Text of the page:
A virtual ground array variation of the embodiment depicted in FIG. 11 is depicted in FIG. 22. In this configuration, the contact 150 to diffusion region 152 is eliminated within the array and diffusion region 152 is a continuous region that extends across the entire array parallel to source/drain regions 112 and control gates 140. Contact to diffusion region 152 (not shown) is made outside of the cell array. This configuration also eliminates the need to implement the striped isolation 153 shown in FIG. 14. The virtual ground array configuration of FIG. 22 is desirable for its potential for increased density resulting from the elimination of the contact in the array.

Programming table 162 of FIG. 18 indicates the biasing required to program the ballistic SSI injection regions 114-1 and 114-2 for the embodiment of storage cell 200 depicted in FIG. 11 and FIG. 14. Programming ballistic SSI injection region 114-1 of storage device 100-1 includes biasing source/drain region 112-1 to VP1, control gate 140-1 to VP2, select gate 148-1 to VP3, and diffusion region 152 and substrate 102 to VP4. Programming ballistic SSI injection region 114-2 of storage device 100-2 is achieved by biasing source/drain region 112-2 to VP1, control gate 140-2 to VP2, select gate 148-2 to VP3, and diffusion region 152 and substrate 102 to VP4.

Programming table 163 of FIG. 19 indicates the biasing conditions for programming the HCI injection regions 114-3 and 114-4 of storage cell 200 as shown in FIG. 11. HCI injection region 114-3 of storage device 100-1 is programmed by biasing source/drain region 112-1 to VP5, control gate 140-1 to VP6, select gate 148-1 to VP7, and diffusion region 152 and substrate 102 to VP4. HCI injection region 114-4 of storage device 100-2 is programmed by biasing source/drain region 112-2 to VP5, control gate 140-2 to VP6, select gate 148-2 to VP7, and diffusion region 152 and substrate 102 to VP7.

A third embodiment of storage cell 200 is depicted in the cross section of FIG. 12 and the top view of FIG. 15. In this embodiment, storage cell 200 includes a pair of “staggered” contacts 150-1 and 150-2 where contact 150-1 is positioned on a first side of a continuous select gate 148 and contact 150-2 is positioned on the other side of select gate 148. Contacts 150-1 and 150-2 contact respective diffusion regions 152-1 and 152-2 within substrate 102. Like diffusion region 152 in FIG. 11, the conductivity type of diffusion regions 152-1 and 152-2 is opposite the conductivity type of substrate 102 and the same conductivity type as source/drain regions 112-1 and 112-2.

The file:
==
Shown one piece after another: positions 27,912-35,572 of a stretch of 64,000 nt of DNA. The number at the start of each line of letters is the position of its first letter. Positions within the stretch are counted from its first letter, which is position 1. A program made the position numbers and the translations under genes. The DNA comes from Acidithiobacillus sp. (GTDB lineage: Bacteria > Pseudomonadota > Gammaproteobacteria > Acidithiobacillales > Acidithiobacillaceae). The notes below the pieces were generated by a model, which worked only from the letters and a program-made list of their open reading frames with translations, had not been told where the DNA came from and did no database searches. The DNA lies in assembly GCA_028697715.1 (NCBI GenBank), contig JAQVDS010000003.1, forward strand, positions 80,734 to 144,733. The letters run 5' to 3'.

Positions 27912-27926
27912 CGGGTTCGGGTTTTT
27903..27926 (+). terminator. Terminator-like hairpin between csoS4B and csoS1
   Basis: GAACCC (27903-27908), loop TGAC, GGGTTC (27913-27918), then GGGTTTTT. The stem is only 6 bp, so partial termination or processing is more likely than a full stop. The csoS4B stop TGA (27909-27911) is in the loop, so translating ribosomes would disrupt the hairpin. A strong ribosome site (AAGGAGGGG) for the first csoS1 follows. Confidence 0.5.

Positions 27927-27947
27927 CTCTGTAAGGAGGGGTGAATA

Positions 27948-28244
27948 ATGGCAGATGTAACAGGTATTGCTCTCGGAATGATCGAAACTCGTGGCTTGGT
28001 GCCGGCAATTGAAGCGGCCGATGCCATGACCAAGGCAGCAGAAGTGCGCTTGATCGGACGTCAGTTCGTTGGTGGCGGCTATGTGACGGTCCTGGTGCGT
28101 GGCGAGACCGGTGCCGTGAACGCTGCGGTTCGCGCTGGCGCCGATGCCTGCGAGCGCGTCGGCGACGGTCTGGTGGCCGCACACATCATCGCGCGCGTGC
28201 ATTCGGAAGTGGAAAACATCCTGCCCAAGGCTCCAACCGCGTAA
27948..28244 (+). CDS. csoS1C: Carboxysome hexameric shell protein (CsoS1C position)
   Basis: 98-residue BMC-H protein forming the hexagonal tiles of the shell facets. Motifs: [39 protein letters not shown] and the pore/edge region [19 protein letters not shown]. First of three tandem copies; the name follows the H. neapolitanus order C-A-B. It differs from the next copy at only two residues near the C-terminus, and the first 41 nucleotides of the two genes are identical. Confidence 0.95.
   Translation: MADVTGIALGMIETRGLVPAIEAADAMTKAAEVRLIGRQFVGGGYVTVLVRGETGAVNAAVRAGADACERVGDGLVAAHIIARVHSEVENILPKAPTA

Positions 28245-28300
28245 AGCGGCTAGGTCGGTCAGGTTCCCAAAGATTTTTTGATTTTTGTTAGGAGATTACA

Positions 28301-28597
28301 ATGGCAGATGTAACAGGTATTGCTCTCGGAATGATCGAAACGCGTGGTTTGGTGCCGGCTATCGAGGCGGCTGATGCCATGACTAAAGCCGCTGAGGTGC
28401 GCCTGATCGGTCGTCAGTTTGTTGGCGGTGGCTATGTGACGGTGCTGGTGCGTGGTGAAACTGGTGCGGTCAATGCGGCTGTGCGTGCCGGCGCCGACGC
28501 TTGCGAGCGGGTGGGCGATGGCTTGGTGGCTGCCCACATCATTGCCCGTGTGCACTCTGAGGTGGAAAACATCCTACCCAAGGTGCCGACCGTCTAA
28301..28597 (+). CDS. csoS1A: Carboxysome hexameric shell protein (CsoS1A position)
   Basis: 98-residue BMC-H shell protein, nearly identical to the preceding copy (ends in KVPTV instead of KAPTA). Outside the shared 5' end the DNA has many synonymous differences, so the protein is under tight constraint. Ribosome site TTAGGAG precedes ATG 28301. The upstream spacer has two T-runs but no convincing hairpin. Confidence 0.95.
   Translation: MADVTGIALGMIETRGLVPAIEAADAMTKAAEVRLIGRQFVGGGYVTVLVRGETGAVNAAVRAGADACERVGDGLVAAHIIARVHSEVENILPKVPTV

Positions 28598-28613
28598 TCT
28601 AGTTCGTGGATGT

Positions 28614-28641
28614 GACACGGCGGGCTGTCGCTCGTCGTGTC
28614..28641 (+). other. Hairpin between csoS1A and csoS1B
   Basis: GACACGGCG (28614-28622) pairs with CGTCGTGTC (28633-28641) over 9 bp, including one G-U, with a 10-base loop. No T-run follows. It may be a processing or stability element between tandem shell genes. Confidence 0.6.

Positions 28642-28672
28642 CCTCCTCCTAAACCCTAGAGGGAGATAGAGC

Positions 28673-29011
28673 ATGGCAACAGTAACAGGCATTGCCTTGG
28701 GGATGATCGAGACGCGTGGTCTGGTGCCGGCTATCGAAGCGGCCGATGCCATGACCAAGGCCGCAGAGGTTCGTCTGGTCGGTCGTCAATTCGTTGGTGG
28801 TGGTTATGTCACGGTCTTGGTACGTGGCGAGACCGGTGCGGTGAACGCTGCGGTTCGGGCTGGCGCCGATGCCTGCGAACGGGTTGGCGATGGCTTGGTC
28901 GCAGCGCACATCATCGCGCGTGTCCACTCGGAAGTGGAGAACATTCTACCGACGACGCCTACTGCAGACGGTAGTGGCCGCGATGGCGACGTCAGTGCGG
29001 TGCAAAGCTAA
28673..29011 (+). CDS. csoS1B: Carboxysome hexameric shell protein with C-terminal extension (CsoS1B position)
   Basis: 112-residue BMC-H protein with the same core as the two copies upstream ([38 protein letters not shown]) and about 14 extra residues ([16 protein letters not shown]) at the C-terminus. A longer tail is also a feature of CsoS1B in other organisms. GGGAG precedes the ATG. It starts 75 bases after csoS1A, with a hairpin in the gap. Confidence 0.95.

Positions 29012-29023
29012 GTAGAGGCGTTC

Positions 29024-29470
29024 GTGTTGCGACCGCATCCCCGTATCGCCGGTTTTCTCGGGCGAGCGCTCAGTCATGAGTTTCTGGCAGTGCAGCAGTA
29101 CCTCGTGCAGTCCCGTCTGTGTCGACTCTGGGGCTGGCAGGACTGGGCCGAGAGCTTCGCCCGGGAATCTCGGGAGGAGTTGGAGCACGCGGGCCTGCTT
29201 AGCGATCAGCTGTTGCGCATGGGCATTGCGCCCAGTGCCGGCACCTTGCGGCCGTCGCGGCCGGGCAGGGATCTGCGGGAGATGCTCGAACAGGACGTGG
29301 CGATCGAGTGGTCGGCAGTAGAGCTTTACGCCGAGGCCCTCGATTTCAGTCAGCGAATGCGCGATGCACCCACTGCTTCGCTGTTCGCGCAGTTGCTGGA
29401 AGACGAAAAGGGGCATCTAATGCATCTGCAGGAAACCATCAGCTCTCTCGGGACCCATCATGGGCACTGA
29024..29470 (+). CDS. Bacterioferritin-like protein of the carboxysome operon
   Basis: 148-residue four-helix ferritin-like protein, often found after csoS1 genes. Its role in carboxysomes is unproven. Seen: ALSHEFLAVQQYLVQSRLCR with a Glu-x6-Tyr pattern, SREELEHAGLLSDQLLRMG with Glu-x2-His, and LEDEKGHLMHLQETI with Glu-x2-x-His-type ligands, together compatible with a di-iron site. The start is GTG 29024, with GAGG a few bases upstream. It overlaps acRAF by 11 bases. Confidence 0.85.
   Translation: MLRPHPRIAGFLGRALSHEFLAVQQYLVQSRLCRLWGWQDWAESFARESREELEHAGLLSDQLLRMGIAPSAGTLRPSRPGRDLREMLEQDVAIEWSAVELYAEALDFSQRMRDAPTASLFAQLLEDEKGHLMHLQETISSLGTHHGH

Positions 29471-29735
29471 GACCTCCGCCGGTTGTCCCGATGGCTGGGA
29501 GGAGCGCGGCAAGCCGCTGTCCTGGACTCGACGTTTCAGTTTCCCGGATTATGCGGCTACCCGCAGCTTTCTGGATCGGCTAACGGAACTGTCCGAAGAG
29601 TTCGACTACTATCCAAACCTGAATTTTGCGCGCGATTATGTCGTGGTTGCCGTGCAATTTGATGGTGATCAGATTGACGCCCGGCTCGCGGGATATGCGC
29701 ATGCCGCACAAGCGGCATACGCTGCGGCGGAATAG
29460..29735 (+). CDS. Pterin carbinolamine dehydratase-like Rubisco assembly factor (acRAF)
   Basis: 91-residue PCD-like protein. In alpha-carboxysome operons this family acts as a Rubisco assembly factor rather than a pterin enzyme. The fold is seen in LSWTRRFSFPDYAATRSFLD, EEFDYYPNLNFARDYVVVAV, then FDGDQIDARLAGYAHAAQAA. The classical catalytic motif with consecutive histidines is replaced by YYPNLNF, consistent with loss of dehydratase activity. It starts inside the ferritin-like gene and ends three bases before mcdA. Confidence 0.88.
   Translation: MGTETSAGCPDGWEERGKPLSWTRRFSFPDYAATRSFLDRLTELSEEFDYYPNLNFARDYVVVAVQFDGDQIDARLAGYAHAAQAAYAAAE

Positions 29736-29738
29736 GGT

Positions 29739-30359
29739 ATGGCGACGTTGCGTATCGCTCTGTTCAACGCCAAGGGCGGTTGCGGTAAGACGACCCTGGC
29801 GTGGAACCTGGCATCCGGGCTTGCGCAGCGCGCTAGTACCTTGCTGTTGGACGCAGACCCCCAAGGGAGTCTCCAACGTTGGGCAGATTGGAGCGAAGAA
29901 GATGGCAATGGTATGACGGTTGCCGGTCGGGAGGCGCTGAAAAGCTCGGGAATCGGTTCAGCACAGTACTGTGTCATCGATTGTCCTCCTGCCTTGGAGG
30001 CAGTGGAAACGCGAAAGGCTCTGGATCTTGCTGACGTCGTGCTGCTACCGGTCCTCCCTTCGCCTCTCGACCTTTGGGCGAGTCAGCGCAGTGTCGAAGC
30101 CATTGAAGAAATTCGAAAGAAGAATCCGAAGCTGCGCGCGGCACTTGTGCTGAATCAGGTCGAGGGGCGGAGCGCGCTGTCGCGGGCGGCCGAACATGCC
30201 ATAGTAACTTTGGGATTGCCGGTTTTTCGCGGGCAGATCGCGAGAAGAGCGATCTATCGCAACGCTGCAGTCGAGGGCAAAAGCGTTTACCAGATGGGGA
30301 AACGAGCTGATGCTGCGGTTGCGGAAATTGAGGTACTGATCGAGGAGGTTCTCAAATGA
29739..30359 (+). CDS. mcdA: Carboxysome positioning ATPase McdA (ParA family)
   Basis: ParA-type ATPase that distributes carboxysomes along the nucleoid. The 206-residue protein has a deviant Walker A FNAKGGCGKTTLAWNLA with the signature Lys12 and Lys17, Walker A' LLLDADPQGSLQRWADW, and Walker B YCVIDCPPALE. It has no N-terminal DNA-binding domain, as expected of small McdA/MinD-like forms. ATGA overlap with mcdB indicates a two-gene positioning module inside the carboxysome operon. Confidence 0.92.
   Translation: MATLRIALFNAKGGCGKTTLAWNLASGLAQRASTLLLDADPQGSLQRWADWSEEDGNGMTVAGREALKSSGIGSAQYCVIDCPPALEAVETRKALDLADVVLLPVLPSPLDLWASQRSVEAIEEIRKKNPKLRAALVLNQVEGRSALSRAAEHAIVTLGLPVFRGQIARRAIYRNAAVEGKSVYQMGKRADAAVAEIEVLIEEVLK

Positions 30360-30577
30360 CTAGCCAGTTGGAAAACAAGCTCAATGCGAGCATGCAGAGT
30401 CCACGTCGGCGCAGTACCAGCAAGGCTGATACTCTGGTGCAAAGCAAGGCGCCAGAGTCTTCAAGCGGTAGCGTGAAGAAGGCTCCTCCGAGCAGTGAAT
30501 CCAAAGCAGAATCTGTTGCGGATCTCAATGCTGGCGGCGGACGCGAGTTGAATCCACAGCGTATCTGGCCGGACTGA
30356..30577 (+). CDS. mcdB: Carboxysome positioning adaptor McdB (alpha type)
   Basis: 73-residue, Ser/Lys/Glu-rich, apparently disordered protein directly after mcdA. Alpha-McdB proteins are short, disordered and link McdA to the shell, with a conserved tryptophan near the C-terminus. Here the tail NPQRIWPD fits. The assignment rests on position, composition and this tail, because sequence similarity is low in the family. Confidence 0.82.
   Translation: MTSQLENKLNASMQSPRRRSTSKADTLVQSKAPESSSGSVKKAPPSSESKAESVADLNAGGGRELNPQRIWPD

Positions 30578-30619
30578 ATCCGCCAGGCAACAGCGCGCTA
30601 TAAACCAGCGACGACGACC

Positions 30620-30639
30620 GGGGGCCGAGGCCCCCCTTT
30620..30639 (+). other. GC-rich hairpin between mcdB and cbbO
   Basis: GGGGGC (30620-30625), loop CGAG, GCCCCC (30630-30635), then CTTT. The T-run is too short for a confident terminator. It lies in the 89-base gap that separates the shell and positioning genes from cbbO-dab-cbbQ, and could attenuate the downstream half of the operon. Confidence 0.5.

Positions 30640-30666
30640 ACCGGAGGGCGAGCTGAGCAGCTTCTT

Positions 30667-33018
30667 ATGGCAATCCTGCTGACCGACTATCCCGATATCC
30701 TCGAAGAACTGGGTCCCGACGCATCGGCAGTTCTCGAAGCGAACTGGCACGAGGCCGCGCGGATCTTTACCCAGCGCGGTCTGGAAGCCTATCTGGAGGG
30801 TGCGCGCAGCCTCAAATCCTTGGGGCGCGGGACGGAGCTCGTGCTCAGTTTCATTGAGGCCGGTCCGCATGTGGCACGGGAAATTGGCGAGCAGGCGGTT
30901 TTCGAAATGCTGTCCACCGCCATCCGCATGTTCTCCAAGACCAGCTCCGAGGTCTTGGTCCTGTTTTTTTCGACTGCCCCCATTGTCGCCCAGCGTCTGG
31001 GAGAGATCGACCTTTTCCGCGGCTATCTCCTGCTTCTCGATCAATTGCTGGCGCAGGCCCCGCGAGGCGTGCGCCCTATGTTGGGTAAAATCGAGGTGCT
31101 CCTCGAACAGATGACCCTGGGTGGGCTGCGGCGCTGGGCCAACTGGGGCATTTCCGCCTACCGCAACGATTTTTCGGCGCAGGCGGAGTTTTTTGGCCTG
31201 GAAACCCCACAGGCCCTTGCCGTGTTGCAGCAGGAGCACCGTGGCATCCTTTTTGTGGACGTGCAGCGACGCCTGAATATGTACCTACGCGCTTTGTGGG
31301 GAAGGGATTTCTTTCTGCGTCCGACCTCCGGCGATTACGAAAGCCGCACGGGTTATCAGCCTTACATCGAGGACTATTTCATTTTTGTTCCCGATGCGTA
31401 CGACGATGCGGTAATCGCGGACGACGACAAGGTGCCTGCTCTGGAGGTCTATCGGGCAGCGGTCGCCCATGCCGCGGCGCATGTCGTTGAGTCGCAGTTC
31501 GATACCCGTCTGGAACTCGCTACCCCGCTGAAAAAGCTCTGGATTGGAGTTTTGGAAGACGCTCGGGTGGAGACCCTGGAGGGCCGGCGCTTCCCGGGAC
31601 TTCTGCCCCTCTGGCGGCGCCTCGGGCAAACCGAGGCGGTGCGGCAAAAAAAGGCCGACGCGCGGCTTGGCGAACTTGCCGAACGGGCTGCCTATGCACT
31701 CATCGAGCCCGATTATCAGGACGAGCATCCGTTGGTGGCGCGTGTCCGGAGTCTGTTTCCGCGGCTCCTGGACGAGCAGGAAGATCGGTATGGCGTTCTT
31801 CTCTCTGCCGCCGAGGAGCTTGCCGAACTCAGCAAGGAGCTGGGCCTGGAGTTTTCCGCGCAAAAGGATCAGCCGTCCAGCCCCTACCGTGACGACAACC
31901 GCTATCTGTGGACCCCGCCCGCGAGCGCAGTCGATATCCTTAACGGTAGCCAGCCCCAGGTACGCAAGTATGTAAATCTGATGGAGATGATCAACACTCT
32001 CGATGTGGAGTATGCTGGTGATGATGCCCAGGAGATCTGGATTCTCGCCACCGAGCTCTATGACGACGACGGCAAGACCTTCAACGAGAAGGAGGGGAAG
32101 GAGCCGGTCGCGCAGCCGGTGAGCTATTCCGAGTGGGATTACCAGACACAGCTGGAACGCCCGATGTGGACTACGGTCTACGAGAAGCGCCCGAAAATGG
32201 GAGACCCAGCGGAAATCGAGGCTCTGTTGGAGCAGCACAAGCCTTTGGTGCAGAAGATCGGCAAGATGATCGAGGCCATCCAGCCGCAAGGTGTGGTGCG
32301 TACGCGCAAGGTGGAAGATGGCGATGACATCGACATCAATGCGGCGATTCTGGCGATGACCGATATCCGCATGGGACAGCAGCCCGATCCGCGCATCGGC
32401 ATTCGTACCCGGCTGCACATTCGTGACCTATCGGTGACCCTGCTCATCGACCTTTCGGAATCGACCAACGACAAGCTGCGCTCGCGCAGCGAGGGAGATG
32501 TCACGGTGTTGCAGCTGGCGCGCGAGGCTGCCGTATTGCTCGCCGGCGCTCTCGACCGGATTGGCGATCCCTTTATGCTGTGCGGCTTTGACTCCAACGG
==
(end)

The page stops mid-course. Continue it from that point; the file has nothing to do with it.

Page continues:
This embodiment of storage cell 200 includes four storage devices 100-1 through 100-4. Storage device 100-1 includes select gate 148, control gate 140-1, source/drain region 112-1, and diffusion region 152-1 under contact 150-1. Storage device 100-2 includes select gate 148, control gate 140-1, source/drain region 112-1, and diffusion region 152-2 under contact 150-2. Storage device 100-3 includes select gate 148, control gate 140-2, source/drain region 112-2, and diffusion region 152-1 under contact 150-1. Storage device 100-4 includes select gate 148, control gate 140-2, source/drain region 112-2, and diffusion region 152-2 under contact 150-2.

In the depicted embodiment of storage cell 200, contacts 150-1 and 150-2 are arranged in a diagonal configuration with contact 150-1 being closer to source/drain region 112-1 and contact 150-2 being closer to source/drain region 112-2. This embodiment simplifies the design of back end metalization (not depicted) that will connect to the contact structures. In another embodiment (not shown) desirable for its symmetrical design, contacts 150-1 and 150-2 are arranged in a straight line fashion with both contacts being equidistant from source/drain regions 112-1 and 112-2.

Each storage device 100-1 through 100-4 has two programmable injection regions, a ballistic SSI injection region and an HCI injection region. By including contacts on opposing sides of select gate 148, this third embodiment is able to program two ballistic SSI injection regions and two HCI injection regions within a single charge storage stack 131 where one of the injection regions is closer to first contact 150-1 and the other is closer to second contact 150-2.

Programming table 164 of FIG. 20 indicates programming conditions for the ballistic SSI injection regions 114-1, 114-2, 114-5, and 114-6 for the embodiment of storage cell 200 depicted in FIG. 12 and FIG. 15. Programming ballistic SSI injection region 114-1 of storage device 100-1 includes biasing source/drain region 112-1 to VP1, control gate 140-1 to VP2, select gate 148 to VP3, and diffusion region 152-1 and substrate 102 to VP4 while control gate 140-2, source/drain region 112-2, and diffusion region 152-2 are left floating (indicated by an X in table 164). Programming ballistic SSI injection region 114-2 of storage device 100-3 includes biasing source/drain region 112-2 to VP1, control gate 140-2 to VP2, select gate 148 to VP3, diffusion region 152-1 and substrate 102 to VP4, and floating control gate 140-1, source/drain region 112-2, and diffusion region 152-2. SSI injection region 114-5 of storage device 100-2 is programmed by biasing source/drain region 112-1 to VP1, control gate 140-1 to VP2, select gate 148 to VP3, diffusion region 152-2 and substrate 102 to VP4, and floating control gate 140-2, source/drain region 112-2, and diffusion region 152-1. SSI injection region 114-6 of storage device 100-4 is programmed by biasing source/drain region 112-2 to VP1, control gate 140-2 to VP2, select gate 148 to VP3, diffusion region 152-2 and substrate 102 to VP4, and floating control gate 140-1, source/drain region 112-1, and diffusion region 152-1.